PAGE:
On Carolina's end, before the end of a physical first period - Carolina went on the power play due to a really obvious hooking of the hand by Zajac. Ray Whitney unloaded a slapshot at the point which missed the net, but the puck bounces right to Eric Staal. Brodeur's diving, Martin was caught ahead of Staal, and it was easy for the sniper. From then on, they played a lot more conservatively. While they got more shots on net in Game 1 and had a few shifts where they not only managed to keep the puck for more than 30 seconds but they really applied some pressure on the Devils. Only, they didn't really do much with the pressure or the other two power plays they had in the game. The Devils defense was content in picking off passes and cleaning up the rebounds from the easy shots Brodeur faced.
So we had the Devils not being able to beat Ward a second time and the Canes playing more evenly, but not really threatening. For two periods, you could say that while neither team scored, they didn't concede. This thought process benefited Carolina more than the Devils. Given that the Canes lost Game 1 in a big way, that notion just gave them more and more confidence. They had no reason to fret over not being able to take the game over - they were in no position to do so, therefore they just stayed calm. Even if they lost in overtime, they would have to feel they have proven they can stand up to New Jersey and have a better chance at home.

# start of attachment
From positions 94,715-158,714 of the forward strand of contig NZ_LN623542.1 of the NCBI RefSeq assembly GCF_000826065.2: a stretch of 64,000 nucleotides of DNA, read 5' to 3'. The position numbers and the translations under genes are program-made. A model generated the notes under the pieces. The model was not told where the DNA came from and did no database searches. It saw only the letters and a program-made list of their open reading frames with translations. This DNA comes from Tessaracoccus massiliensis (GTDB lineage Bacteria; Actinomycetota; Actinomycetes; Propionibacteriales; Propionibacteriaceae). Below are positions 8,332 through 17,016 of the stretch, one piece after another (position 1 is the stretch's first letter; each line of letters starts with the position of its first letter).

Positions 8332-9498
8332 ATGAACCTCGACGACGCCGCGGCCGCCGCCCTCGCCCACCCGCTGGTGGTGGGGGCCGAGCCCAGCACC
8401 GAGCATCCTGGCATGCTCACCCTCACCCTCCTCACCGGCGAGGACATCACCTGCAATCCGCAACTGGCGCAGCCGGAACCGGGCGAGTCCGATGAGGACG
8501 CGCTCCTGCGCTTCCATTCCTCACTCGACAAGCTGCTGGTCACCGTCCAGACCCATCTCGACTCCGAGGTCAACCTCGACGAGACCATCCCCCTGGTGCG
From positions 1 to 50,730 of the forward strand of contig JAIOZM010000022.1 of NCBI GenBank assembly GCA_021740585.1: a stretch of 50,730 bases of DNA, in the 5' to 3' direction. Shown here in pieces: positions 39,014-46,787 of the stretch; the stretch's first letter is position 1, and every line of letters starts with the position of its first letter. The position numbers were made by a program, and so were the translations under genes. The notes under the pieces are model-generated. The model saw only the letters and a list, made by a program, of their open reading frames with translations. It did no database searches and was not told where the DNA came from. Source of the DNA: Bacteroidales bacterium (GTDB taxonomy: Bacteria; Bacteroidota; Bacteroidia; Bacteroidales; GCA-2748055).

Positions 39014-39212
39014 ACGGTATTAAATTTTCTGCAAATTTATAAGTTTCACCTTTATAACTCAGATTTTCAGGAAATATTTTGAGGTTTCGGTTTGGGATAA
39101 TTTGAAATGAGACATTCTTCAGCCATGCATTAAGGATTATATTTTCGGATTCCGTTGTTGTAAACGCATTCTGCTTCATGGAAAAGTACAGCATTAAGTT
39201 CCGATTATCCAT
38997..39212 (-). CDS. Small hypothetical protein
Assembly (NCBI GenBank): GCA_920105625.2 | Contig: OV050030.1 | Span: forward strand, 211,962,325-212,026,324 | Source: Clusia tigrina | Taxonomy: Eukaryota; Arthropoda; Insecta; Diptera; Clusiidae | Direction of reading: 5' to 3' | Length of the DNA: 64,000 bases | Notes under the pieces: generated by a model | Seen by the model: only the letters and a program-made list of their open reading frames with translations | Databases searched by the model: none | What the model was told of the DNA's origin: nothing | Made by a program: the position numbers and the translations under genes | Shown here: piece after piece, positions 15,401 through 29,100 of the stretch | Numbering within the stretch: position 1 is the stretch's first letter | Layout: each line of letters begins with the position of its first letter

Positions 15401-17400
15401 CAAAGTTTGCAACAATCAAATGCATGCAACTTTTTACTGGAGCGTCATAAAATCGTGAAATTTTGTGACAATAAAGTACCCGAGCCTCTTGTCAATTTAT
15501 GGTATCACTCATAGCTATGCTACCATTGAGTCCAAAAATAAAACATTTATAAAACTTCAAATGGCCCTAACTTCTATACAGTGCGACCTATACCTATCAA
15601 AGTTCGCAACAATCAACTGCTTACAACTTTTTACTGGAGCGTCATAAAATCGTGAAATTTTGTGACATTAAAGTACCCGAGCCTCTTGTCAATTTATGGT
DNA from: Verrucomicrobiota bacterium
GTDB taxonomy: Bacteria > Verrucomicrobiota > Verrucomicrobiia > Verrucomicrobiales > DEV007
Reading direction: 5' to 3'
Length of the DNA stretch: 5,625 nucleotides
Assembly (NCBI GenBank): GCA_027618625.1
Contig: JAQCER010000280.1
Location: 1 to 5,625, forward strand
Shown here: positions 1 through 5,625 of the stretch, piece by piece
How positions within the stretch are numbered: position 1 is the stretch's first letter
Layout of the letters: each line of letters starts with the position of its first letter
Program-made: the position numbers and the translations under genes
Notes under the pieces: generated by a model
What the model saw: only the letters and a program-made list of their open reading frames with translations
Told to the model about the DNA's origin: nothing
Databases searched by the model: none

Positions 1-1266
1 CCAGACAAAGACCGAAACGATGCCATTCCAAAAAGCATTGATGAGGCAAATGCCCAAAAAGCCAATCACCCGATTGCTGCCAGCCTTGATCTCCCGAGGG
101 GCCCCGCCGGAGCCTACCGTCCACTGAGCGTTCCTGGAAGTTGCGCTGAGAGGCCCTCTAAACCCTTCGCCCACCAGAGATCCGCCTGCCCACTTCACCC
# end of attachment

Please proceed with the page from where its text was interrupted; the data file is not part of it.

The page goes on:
They are feeling much better based on the result, which ultimately what matters most. In overtime, Carolina just turned up the pressure and came at the Devils. The defense was caught behind. The Pandolfo-Madden-Shanahan line that did well in regulation was worked over. And all the work by Carolina resulted in 5 shots in less than 3 minutes, the last one by Tim Gleason beating Brodeur through a screen by, guess who, Eric Staal (see picture, oh, and possibly Niclas Havelid) and that was that. Not with a bang, but with a whimper.
After all the work the Devils did in regulation, they came out flat in sudden death. Blame it on the players for losing focus temporarily. Blame it on Brent Sutter for who he put out there first. Blame it on Eric Staal who made the difference tonight - twice (much to the appreciation of Bubba, I'm sure). Blame it on the Devils offense who was unable to put the game away despite the opportunities they had and created. Blame it on Paul Maurice, Cam Ward, and the Canes for getting the opportunity to steal one in New Jersey. Either way, it's a tied series now.
While I'm disappointed about the loss, I don't think it's time to be seriously concerned about the Devils' chances in this series. The Devils weren't beaten in regulation and they were the better team overall on the ice. Carolina essentially nicked the game off the Devils in overtime - the only time where the Devils got pounded. And they should keep that in mind going into the RBC Center for Games 3 and 4.
It would have been great going into those games up 2-0, but they aren't and based on how each team played - I don't see why the Devils won't be able to win one of those games on the road. Carolina isn't slumping anymore, but they have yet to play as the dominant team for more than a few minutes in this series. If they can't do that, especially at home, I still like New Jersey's chances.